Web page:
THE GREAT CRASH OF 1929
Our final excursion to Manialand takes us much nearer ‘home’ in terms of time and subject matter. Even after nearly sixty years, it is difficult to put the Great Crash into perspective. The Crash probably contributed to the Great Depression which lasted nearly twelve years. it contributed indirectly to the rise of Hitler and the Second World War. Furthermore, it changed the legal environment of stock trading in the US and traumatized a whole generation of money men and investors so much so that for more than thirty years, investments all over the world were conducted on a most prudent basis. In addition, the personal sufferings it brought about as a result of bankruptcy can never be fully told. The magnitude of the drop of stock prices has never been repeated since. For example, the Dow Jones Industrial Averages (here. after known as the Dow) dropped from 381 in September 1929 to 41 in July 1932, a loss of nearly 90 per cent. This would be equivalent to the Kuala Lumpur Stock Exchange (KLSE) index dropping to 89 from the peak of 823 it reached in June 1981. (The 1973 Hong Kong Stock market Crash actually exceeded the percentage fall experienced by the Dow but it was then a much smaller market). Seen in that light, it is not difficult to see why the Great Crash of 1929 would always be spoken of with fear and awe.
What is of interest to us would be the environmental conditions prior to the rise and the factors which contributed to its phenomenal ascend. As Galbraith puts it so well: ‘the collapse of the stock market was implicit in the speculation that went before. The only question concerning that speculation was how long it would last This is the way (all) speculations will end in the future’.1 The fall or crash must come eventually.
Like all speculative manias, the Great Crash satisfied certain preconditions in the environment. Whilst there were pockets of poverty in the US during the early 1920s, these were generally very good years. Recovering from the effects of the First World War, the US began to exercise its industrial might and American heavy industrial goods soon dominated the world’s market. Between 1925 and 1929, the number of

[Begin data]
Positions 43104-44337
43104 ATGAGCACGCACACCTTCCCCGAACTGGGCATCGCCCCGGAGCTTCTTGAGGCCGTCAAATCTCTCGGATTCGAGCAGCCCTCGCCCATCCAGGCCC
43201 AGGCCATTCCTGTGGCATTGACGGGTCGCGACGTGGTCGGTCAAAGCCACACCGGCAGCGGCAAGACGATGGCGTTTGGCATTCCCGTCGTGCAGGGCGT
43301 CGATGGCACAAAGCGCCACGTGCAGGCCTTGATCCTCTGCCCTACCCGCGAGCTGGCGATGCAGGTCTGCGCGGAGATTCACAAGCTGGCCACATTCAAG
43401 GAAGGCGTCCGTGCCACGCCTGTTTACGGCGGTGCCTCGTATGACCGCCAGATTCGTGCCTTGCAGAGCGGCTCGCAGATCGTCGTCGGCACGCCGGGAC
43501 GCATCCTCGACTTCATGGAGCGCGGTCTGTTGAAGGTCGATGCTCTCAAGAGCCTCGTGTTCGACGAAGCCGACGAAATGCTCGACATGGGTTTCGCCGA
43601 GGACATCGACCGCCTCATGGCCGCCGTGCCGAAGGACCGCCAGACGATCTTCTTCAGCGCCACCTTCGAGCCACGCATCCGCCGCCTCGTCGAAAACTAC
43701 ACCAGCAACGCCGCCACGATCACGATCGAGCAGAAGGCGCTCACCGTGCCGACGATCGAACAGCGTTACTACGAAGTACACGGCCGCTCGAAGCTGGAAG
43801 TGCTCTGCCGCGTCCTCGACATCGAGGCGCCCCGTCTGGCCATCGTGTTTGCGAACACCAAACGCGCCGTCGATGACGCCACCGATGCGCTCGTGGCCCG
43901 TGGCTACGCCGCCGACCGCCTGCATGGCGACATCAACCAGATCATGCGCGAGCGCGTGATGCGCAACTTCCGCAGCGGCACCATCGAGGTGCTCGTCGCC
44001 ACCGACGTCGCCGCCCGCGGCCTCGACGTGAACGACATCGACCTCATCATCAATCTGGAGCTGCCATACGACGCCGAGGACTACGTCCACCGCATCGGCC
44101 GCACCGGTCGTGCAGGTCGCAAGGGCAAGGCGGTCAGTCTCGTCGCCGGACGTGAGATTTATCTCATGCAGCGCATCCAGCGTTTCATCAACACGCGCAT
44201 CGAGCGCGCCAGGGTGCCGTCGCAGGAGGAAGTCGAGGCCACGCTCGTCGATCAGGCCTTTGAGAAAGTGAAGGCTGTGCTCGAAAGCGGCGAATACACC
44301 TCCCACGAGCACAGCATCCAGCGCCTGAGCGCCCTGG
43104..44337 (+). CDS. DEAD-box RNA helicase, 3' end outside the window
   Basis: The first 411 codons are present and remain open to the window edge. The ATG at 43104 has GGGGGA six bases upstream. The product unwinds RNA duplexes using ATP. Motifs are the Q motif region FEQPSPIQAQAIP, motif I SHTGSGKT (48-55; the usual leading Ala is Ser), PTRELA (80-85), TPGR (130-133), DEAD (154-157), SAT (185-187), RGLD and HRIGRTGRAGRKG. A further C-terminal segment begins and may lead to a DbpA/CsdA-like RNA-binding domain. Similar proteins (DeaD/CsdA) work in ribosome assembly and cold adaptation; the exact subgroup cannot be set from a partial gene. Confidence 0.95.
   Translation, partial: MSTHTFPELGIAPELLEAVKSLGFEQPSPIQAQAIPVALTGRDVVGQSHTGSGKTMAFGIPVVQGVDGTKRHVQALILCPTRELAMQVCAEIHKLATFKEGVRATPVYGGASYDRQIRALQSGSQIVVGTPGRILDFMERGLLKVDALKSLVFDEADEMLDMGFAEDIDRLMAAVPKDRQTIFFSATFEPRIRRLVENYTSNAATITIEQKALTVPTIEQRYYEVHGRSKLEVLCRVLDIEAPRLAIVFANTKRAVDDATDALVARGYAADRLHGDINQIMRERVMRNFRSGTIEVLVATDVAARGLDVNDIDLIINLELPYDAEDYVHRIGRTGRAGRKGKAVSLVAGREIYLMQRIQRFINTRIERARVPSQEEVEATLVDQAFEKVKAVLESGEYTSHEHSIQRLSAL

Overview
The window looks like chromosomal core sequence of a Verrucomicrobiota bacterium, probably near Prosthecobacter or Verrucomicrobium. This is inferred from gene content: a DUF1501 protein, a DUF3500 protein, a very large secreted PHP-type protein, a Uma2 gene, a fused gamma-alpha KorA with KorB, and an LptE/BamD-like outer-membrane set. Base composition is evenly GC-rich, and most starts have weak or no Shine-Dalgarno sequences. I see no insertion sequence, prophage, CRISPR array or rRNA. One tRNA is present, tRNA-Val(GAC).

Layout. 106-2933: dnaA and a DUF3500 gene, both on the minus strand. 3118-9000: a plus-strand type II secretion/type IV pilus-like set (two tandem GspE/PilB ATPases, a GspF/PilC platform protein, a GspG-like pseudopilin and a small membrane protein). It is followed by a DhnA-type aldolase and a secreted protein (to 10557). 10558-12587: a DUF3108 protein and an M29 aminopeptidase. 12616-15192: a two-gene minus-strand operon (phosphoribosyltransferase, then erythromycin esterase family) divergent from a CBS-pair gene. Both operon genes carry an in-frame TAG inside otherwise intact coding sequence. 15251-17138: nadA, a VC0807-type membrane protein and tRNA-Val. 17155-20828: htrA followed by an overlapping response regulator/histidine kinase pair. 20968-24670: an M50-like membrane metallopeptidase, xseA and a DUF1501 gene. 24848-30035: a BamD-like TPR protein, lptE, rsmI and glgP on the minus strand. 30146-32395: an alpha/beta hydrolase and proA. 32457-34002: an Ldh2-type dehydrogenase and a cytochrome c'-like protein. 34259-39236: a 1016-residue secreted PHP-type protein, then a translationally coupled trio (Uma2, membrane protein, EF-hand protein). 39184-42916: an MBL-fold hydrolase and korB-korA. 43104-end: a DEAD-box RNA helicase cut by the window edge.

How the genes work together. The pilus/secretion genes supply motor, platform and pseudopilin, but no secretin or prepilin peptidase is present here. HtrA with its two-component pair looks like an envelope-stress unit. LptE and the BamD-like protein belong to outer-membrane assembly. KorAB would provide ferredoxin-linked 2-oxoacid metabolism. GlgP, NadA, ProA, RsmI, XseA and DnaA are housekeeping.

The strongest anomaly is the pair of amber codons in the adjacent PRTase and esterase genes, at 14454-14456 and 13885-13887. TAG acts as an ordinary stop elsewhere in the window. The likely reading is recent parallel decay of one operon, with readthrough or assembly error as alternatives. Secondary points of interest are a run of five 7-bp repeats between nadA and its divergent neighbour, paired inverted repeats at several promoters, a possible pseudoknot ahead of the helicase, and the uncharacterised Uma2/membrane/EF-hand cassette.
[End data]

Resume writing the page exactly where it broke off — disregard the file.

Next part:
manufacturing plants rose from 183,900 to 206,700 and their output from US$60 billion to US$68 billion. In 1926 alone 4.3 million cars were produced and by 1929, production had risen to 5.4 million. The number of cars produced in a year was not to reach this figure again until 1953! It was a good time to be in business for the laws governing business of today barely existed then. Businessmen (and brokers too) were largely self-regulated.
was also easy to borrow money. Stocks could be bought for 10 per cent margin (this means that US$1,000 worth of shares could be bought with US$100 cash and US$900 from loans) and banks were willing to lend. However, more important than the easily available credit was the mood of the people that led to the speculative mania. Speculation of the scale that went on required millions of people acting with the same objective in mind. The individuals who were drawn in must have shared the common conviction that the common people could and were in fact, meant to be rich. In addition, ‘people must also have faith in the good intentions or even benevolence of others ….”. To buy shares at grossly inflated prices requires a supreme act of faith that the brokers are telling the truth and that the companies behind the shares are solid, well-run and have a future. Professor Dice, writing in 1929, on this blind faith of the common people had this explanation: